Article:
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Epoch-making scale of robotics

by Gary Smith

Epoch-making scale of robotics


The headlines read, ‘Las Vegas self-driving bus crashes two hours after introduction of service.’ We later learned the bus was stationary at the time and that the human driver of the second vehicle was issued with a driving misdemeanour ticket.

In the US and Europe, the story behind automation is usually told from the perspective of a threat, whether to road safety, job security, wages, or the accepted way of life.

In Japan, the story is markedly different. Machines are filling a gap created by a shortage of workers. The government’s ‘Japan revitalisation strategy’ highlights a key role for robotics, and proposes a ‘robot Olympics’ to run alongside the official games, scheduled for Tokyo in 2020. The report states that robot technology will improve corporate profitability, thereby ‘helping to raise wages’.

This contrast in perception is fuelled primarily by differing demographic backdrops. Japan is aging and shrinking. The population is around 127m, and 25% are at least 65 years old. In 40 years, the population might be just 100m, with 40% of people 65 years old and over.

In the West, although industries do not need robots to address such an acute demographic problem, automation will become more widespread. Multinational companies are the key factor, and their motivation to increase profits will accelerate the rate of investment in new technologies.

Displaced workers
In 1900, 40% of the US workforce were employed in agriculture. By 2000 that figure had fallen to 2%, but food production and overall employment rose significantly. In the 1920s cars replaced horses as the main form of transport in US cities. This was a more rapid disruption, but was still generally recognised as a job-positive story.

The risk today is that the pace of technological advancement is too fast for labour markets to absorb easily. This could have a pronounced impact on employment, wages and populist politics.

Developments in the US oil industry illustrate this effect (see Chart). Between 2015 and mid-2016, the number of rigs halved in response to the oil price decline. A recovery in the oil price and improvement in the efficiency of production – driving down the required break-even oil price – led to a rebound in the rig count to almost early 2015 levels. Oil and gas industry employment fell in line with the decline in the rig count, but has not responded to the increase over the last 12 months. Instead, automated rigs requiring a crew of only five are replacing those that required a crew of 20.

The critical question from a labour market perspective is what happens to these displaced workers. Perhaps, like horse-drawn carriage drivers in 1920s New York, they get better jobs earning more money. But then again, perhaps they take a lower-paid job as a temporary measure. Perhaps that temporary position becomes permanent. Perhaps these workers need to relocate to find a new job, made difficult by the fall in labour mobility in the US economy. For the newly unemployed rig worker, there is no evidence of a formal industry- or government-sponsored retraining programme, only self-help websites.

The days when low-skilled labourers were most at risk from automation are behind us. Studies show that mid-skilled workers are more at risk from disruption. A robot could, undoubtedly, be designed to cut hair, but developing that technology is not worthwhile when it costs only £20 for a haircut. Robots have moved up the value chain. Instead of cutting hair, they are piloting planes, trains and automobiles (although, for the time being, largely under human supervision).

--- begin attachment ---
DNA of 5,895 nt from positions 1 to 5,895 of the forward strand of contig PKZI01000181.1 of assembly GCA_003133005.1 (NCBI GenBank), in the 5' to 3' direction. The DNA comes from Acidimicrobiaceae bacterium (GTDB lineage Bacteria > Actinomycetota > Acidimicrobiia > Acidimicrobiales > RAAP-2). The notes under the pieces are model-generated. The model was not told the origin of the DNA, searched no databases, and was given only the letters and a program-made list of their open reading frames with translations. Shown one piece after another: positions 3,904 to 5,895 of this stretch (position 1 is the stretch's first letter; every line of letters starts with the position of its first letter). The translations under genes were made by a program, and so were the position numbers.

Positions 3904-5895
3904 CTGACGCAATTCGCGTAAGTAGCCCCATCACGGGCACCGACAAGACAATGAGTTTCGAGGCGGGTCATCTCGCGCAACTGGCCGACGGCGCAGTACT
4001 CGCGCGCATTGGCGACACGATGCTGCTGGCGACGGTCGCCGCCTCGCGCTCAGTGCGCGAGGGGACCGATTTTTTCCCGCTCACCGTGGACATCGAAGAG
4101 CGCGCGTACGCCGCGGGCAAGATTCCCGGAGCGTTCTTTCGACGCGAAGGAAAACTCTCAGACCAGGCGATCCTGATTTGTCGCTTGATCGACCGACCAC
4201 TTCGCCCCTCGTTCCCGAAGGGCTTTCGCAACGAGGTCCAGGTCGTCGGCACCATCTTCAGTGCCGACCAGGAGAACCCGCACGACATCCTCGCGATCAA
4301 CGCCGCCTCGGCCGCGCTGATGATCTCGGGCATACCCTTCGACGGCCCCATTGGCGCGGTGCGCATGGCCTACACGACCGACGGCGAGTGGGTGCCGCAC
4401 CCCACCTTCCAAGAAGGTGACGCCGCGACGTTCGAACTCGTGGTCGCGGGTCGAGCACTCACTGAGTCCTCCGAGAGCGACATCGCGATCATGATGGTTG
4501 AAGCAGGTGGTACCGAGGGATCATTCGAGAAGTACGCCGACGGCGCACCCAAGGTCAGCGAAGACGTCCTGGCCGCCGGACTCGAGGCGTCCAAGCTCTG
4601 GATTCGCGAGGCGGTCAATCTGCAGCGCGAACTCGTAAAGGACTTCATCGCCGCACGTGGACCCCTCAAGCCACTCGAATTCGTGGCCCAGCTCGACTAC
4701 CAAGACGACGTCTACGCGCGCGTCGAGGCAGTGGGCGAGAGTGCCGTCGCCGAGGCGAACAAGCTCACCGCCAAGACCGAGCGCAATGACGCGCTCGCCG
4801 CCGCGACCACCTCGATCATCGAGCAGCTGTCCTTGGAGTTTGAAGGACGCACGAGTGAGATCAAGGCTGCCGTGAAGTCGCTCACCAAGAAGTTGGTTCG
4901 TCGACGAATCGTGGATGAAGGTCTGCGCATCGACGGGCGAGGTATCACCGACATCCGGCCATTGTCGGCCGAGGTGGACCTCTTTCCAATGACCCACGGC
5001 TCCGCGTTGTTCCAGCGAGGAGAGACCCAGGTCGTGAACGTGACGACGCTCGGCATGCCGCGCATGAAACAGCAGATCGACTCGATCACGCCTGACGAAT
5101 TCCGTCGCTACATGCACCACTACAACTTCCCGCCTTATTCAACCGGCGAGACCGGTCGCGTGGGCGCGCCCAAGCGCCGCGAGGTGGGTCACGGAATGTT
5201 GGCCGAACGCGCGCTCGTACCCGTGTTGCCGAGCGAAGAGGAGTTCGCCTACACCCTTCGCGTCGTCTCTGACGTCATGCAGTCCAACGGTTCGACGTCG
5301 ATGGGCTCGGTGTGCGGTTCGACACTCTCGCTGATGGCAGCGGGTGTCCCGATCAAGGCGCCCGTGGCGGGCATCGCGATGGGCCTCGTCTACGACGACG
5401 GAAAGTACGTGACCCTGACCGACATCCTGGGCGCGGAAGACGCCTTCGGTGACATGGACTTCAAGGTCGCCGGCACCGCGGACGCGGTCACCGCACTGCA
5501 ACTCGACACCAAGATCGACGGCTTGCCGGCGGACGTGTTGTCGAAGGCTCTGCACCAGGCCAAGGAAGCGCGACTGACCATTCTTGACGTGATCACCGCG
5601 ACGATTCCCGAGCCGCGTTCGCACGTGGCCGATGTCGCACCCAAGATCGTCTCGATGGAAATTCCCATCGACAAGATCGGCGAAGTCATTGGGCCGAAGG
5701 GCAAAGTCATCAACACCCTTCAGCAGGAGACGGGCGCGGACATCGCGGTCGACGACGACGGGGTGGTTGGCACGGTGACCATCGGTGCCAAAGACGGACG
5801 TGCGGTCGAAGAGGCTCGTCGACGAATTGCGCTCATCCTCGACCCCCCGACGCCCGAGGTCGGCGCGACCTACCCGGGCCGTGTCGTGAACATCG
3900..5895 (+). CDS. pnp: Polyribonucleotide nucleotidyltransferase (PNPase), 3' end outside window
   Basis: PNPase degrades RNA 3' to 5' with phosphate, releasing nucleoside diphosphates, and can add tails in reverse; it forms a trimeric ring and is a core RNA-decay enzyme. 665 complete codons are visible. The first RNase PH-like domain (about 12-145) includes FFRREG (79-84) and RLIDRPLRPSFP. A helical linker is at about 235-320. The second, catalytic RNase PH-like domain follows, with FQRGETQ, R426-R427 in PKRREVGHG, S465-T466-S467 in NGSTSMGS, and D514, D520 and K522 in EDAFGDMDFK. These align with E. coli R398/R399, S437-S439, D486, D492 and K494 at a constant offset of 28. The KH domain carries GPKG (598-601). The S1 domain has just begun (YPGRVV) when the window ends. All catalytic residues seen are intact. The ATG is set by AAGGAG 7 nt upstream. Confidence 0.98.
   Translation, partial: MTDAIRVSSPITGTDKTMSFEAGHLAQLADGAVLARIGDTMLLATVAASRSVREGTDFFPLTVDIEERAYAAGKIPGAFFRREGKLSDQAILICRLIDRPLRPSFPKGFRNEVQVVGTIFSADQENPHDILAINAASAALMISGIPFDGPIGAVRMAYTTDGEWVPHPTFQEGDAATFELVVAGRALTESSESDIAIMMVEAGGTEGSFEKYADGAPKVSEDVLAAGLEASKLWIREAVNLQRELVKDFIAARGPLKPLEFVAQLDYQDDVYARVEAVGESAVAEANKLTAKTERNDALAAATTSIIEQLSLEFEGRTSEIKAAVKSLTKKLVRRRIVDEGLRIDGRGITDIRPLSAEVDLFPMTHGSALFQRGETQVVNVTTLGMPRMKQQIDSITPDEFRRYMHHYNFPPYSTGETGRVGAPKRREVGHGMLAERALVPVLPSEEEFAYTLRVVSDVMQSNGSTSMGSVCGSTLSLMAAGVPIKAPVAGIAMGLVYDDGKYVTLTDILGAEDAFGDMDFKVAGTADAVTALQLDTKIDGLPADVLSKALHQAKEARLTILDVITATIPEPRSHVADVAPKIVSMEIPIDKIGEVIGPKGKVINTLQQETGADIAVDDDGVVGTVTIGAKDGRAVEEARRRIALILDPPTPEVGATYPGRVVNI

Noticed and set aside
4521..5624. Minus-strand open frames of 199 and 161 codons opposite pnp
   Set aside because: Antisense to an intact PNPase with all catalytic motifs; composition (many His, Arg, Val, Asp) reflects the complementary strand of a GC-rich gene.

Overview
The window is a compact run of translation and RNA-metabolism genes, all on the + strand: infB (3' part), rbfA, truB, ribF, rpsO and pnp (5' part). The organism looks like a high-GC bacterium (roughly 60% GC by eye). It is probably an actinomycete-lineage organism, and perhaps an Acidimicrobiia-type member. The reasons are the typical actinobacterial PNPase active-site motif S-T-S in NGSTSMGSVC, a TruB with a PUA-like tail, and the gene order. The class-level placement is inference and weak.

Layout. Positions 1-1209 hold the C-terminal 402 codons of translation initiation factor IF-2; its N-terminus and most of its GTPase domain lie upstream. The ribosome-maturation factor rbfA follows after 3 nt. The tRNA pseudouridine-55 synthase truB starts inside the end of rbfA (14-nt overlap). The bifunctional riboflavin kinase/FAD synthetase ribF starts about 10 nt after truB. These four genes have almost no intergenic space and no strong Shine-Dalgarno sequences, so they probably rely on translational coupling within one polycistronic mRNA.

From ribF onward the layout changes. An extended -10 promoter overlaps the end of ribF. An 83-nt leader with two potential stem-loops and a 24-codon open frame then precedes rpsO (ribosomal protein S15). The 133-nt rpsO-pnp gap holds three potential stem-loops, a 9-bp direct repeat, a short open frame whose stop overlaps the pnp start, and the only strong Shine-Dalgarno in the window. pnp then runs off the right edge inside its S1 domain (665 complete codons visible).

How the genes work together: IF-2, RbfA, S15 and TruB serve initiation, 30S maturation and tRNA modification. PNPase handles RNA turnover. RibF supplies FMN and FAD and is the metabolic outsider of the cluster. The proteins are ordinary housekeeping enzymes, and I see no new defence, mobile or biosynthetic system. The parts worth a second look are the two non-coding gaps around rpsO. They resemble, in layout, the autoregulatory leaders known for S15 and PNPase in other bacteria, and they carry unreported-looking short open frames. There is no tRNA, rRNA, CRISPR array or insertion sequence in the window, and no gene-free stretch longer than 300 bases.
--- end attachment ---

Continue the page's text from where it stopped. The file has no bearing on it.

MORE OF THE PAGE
Popular anger
While useful, the rig worker example might be said to overstate the extent of machine substitution for human labour. This is because it does not account for the complementarities between automation and labour that increase productivity, raise earnings, and boost the overall demand for labour through supply and ancillary industries. But concerns remain that the pace of technological advancement is becoming so rapid that the short-term waves created by disruption are making it more difficult to identify the longer-term benefits. Perhaps the positive effects will become clearer, but, in the meantime, people are becoming angry with these far-reaching changes.

In terms of wages, it is difficult to believe that job dislocation, and a period of unemployment, is beneficial for aggregate income growth. Dislocation is more likely to result in wage acceptance, rather than encouraging wage-demanding behaviour. As Claudio Borio of the Bank for International Settlements wrote in last month’s edition of The Bulletin, technological advances threaten labour’s pricing power. Technological change is another factor weighing on wage inflation statistics, and confounding advocates of the Phillips curve (which illustrates the inverse relationship between unemployment and inflation), including those at the US Federal Reserve.

In the longer term, robotics and artificial intelligence might be a more positive story. But, while we wait, societies may have to work harder to deal with short-term disruption. Bill Gates has raised the idea of taxing robots, on the basis that every lost worker is a lost income tax payment. That tax could be used to pay for retraining programmes.

And in the very long term, if human labour is indeed rendered redundant by automation, then the world’s economic problems will become one of wealth distribution rather than wealth scarcity. This would inspire arguments for society-changing measures such as universal basic income. The implications could be epoch-making in scale.

Gary Smith is a Member of the OMFIF Advisory Council and Member of the Strategic Relationship Management Team at Barings.

Smith chart